In doing this he would simply be fulfilling his promise to his biographer Jonathan Dimbleby in the 1994 television documentary Charles: The Private Man, The Public Role, that he wished to be seen as a ‘defender of faith’ rather than ‘defender of the faith’, the form of words used since the time of Henry VIII.

Multiculturalism may now be going out of fashion, but the idea of a separate service to meet the requirements of other faiths was, with interesting timing, mooted by the influential Evangelical Alliance in a new report called Faith and Nation. Its point, in essence, was that it would be Charles’s prerogative to have a separate gathering of any kind that he wished, but they did not want him to meddle with the traditional holy liturgy of the ancient coronation service itself. ‘It is no secret that the PoW has long felt passionately about this matter,’ the courtier adds. ‘His determination not to yield so much as an inch of this ground has been strengthened a hundredfold by the events of recent weeks. It has dismayed him to see the people who will one day be his subjects turn upon each other on the basis of their religious convictions. As sovereign, he will wish to demonstrate that he is apart from the politicians who have been sounding off so much lately on, among other things, the issue of veils and that he can set an example for the entire country to follow.’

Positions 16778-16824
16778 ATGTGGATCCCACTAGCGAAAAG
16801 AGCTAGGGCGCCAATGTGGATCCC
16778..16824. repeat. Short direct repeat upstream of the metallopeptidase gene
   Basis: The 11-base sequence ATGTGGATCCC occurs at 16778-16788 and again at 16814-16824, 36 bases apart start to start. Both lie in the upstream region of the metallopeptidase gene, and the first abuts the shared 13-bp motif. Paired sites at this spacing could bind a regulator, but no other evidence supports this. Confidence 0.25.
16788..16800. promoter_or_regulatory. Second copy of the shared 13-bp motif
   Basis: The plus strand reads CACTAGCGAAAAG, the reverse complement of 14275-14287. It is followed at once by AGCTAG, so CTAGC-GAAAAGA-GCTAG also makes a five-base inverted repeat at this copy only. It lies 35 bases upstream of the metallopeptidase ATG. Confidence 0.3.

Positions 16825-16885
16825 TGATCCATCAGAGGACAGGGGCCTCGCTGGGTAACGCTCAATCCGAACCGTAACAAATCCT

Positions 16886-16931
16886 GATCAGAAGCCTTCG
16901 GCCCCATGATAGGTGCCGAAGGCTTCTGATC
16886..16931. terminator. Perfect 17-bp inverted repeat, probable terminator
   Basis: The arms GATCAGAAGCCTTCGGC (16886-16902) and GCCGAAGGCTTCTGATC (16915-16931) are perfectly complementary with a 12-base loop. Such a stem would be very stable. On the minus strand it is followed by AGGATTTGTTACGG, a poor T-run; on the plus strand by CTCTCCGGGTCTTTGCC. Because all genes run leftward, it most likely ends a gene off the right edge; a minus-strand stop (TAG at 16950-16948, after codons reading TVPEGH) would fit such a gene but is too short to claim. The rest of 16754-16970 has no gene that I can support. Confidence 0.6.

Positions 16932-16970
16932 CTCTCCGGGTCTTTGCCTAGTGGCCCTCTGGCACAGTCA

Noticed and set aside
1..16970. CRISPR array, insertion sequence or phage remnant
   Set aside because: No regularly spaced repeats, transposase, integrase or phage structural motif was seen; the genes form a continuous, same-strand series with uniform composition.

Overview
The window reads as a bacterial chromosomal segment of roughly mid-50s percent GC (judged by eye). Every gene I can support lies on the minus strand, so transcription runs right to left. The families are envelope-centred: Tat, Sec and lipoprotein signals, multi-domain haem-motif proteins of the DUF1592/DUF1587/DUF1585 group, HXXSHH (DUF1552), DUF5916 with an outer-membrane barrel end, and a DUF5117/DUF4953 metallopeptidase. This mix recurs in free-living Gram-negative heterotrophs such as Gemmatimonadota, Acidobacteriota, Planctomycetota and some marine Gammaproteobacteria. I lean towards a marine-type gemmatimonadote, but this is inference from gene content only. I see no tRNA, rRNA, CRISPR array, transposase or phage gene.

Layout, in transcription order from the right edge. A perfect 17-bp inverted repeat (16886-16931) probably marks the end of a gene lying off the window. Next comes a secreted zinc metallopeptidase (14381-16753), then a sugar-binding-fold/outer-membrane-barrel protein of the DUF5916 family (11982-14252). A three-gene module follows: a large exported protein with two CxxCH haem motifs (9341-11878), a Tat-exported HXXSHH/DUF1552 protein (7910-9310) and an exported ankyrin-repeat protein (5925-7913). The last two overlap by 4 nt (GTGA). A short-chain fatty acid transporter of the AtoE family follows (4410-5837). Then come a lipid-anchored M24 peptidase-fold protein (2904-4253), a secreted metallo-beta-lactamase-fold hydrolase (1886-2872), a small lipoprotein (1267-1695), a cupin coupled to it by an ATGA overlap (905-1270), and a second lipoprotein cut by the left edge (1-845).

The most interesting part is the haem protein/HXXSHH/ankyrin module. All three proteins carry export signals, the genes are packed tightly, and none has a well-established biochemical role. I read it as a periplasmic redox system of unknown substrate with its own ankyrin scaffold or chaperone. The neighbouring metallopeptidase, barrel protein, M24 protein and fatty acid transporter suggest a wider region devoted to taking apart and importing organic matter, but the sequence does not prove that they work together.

There is also, of course, the matter of the Duchess of Cornwall. In 2004, when she was still Prince Charles’s mistress, she was coolly informed that royal protocol meant that it would be ‘inappropriate’ for her to sit next to him in Chester Cathedral for the wedding of Lady Tamara Grosvenor and Edward van Cutsem, since the close connections that the bride and groom had with the royal family meant that this was deemed to be a formal occasion. So incandescent was the Prince when this was made plain to him — and, even more embarrassingly, to the public when I broke the story in the Sunday Telegraph — that he decided that neither he nor Camilla would attend the event. He married her, I was told by the well-informed royal author Sarah Bradford, precisely because he never wanted her to be put through such humiliation again.

At his coronation he is every bit as determined that his wife should stand beside him and become his Queen. ‘There will be no talk of her being merely his Princess Consort or any other such half measures,’ the courtier concludes. ‘If, as heir to the throne, he has acquired a reputation in some quarters for weakness and vacillation, then he is making it very apparent in the discussions that are now ongoing that he intends, as Sovereign, to be bold and decisive from the outset of his reign.’

The dress code for the proposed subsequent gathering at Westminster Hall is, of course, far from being finalised. One thing, however, can be said with some certainty. Veils will be more than welcome.

Tim Walker is the editor of the Mandrake diary in the Sunday Telegraph.